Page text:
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CRIME

Man cheats recycling machine out of €44k with one bottle

A Cologne drinks vendor modified a bottle-recycling machine to swindle tens of thousands of euros from the German recycling system, a court learned on Tuesday.

Man cheats recycling machine out of €44k with one bottle
A regular Pfand bottle-recycling machine. Photo: DPA

The man was then sentenced by a Cologne court on Wednesday to ten months in prison after he was convicted of professional deception.

The German bottle recycling system is simple enough. Place the bottle in the machine, press the button, take your receipt, and get a few cents back.

But the 37-year-old drinks salesman manipulated a bottle-recycling machine in the cellar of his drinks shop to earn a lot more than a bit of spare change, according to the Kölner Stadt Anzeiger.

Having installed a magnet sensor and a kind of wooden tunnel into the machine, the man was able to feed the bottle into the mechanism, receive the compensation, and retrieve the bottle without it being shredded.

The drinks vendor was therefore able to extract €44,362.75 from the machine by inserting the same bottle into the machine 177,451 times.

The defendant invested around €5,000 into his criminal machine. His lawyer stated that “it was a method by which one could earn good money with relatively little investment.”

The judge described the feat as a “logistical master stroke”, concluding that he must have “done nothing else every day other than attend to the machine.”

It is not known how long it took the man to earn the final sum, but the process was evidently extremely time-consuming.

“I had a radio next to it because otherwise it was really boring,” the defendant replied.

The scam is unlikely to be a one-off. The Deutsche Pfandsystem Gesellschaft, which is responsible for the machine distribution and payments across Germany, did not notice the scam until an undercover detective was given an anonymous tip-off.

The detective estimates that such scandals could be bringing about “damages into the millions [of euros].”

The defendant’s lawyer stated her client offered a full confession, but added that he “did not invent the scam, but merely copied it.”

Giving the defendant a ten month sentence, the judge spoke of the crime as an “audacious act to earn his money from such a scam.”

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CRIME

German man jailed for killing petrol station worker in mask row

A 50-year-old German man was jailed for life Tuesday for shooting dead a petrol station cashier because he was angry about being told to wear a mask while buying beer.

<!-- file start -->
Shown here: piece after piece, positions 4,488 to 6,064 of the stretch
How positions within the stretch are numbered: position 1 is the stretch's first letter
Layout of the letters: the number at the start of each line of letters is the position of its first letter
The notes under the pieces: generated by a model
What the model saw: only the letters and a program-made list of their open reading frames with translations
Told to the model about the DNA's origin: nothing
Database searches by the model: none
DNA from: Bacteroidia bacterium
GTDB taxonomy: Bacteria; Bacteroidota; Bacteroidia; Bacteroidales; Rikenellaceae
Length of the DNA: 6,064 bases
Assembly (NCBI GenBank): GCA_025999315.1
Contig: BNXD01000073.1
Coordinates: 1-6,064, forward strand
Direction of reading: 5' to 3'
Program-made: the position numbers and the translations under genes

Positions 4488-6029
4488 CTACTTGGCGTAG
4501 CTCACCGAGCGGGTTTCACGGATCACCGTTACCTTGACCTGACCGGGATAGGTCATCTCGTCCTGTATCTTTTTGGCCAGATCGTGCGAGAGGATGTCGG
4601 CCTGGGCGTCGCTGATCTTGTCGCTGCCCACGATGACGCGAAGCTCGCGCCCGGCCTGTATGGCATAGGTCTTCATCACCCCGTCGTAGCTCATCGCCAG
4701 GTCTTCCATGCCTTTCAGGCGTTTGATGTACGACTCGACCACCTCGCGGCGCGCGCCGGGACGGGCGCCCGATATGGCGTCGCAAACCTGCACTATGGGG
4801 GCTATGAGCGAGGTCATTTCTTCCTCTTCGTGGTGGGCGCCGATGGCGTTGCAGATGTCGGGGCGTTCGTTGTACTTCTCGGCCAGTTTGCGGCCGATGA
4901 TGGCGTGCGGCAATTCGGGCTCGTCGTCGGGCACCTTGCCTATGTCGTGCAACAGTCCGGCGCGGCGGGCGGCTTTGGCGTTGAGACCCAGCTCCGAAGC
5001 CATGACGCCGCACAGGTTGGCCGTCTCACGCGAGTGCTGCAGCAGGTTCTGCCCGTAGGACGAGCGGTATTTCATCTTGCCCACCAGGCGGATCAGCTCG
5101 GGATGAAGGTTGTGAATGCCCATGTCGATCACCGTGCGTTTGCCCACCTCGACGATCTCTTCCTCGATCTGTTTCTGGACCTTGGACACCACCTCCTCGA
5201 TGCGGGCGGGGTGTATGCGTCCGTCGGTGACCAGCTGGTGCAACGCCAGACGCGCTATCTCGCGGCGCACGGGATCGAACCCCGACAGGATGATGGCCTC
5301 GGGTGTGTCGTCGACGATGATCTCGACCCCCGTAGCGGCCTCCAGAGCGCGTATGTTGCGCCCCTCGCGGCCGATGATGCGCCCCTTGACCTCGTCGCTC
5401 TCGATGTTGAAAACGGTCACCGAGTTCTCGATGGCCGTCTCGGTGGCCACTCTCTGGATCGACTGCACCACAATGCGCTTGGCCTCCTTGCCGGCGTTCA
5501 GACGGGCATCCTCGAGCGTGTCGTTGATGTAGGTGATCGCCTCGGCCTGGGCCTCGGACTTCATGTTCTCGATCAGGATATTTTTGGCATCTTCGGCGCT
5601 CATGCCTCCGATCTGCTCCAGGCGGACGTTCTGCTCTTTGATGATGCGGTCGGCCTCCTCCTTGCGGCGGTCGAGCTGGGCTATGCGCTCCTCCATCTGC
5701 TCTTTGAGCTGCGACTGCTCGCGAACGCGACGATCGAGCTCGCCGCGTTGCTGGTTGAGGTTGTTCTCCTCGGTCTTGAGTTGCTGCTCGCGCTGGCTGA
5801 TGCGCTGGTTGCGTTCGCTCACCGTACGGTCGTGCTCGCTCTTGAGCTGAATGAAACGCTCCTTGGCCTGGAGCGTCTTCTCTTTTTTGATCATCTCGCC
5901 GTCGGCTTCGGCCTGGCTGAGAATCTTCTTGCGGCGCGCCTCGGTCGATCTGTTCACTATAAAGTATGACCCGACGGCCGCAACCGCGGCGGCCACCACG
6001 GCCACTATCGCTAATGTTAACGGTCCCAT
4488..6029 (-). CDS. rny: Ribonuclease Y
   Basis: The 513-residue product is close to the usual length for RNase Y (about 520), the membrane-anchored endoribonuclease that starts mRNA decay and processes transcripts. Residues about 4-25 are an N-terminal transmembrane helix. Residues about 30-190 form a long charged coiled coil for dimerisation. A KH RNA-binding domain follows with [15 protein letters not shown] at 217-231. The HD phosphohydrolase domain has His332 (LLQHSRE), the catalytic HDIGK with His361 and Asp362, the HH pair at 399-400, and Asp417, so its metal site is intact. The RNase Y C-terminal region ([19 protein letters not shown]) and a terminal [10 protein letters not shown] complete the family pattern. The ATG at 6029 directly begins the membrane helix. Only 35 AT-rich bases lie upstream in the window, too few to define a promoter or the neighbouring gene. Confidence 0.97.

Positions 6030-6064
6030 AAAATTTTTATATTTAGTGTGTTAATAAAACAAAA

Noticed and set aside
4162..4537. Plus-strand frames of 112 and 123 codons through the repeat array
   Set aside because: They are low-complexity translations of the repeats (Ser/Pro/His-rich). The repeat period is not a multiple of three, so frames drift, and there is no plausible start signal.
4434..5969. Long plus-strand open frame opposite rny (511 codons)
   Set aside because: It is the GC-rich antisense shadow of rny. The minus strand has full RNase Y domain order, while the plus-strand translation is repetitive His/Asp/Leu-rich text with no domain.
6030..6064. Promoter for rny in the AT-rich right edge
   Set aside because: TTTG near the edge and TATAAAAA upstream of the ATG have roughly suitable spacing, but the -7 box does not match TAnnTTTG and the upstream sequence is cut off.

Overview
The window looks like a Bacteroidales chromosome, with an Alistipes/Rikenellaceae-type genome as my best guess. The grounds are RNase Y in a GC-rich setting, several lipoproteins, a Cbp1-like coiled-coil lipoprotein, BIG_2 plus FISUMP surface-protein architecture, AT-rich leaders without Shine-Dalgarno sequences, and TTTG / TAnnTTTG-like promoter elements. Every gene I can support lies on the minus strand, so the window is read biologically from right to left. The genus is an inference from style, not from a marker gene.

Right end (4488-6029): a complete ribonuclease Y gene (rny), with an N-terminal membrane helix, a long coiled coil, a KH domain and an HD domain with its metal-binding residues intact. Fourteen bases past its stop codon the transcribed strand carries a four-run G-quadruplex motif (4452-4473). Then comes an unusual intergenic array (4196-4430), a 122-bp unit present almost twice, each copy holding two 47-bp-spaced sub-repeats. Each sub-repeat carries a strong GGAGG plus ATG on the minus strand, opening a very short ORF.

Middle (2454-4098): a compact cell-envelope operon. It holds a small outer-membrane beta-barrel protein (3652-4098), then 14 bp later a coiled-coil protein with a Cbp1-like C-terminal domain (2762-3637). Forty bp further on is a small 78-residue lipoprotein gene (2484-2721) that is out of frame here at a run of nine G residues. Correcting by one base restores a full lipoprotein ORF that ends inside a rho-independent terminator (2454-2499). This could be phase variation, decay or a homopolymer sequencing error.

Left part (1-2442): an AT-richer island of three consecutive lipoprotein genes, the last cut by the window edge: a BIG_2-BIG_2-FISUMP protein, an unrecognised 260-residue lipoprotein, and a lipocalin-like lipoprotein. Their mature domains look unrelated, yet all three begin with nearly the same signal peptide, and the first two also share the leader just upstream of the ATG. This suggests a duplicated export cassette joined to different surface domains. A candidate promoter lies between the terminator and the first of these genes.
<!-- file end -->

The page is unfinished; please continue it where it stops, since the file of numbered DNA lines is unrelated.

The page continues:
German man jailed for killing petrol station worker in mask row

The September 2021 murder in the western town of Idar-Oberstein shocked Germany, which saw a vocal anti-mask and anti-vaccine movement emerge in response to the government’s coronavirus restrictions.

The row started when 20-year-old student worker Alex W. asked the man to put on a mask inside the shop, as required in all German stores at the time.

After a brief argument, the man left.

The perpetrator – identified only as Mario N. – returned about an hour and a half later, this time wearing a mask. But as he bought his six-pack of beer to the till, he took off his mask and another argument ensued.

He then pulled out a revolver and shot the cashier in the head point-blank.

On Tuesday, the district court in Bad-Kreuznach convicted Mario N. of murder and unlawful possession of a firearm, and handed him a life sentence.

READ ALSO: Shock in Germany after cashier shot dead in Covid mask row

Under German law, people given a life sentence can usually seek parole after 15 years. His defence team had sought a sentence of manslaughter, rather than murder.

At the start of the trial, prosecutor Nicole Frohn told how Mario N. had felt increasingly angry about the measures imposed to curb the pandemic, seeing them as an infringement on his rights.

“Since he knew he couldn’t reach the politicians responsible, he decided to kill him (Alex W.),” she said.

Mario N. turned himself in to police the day after the shooting.

German has relaxed most of its coronavirus rules, although masks are still required in some settings, such as public transport.

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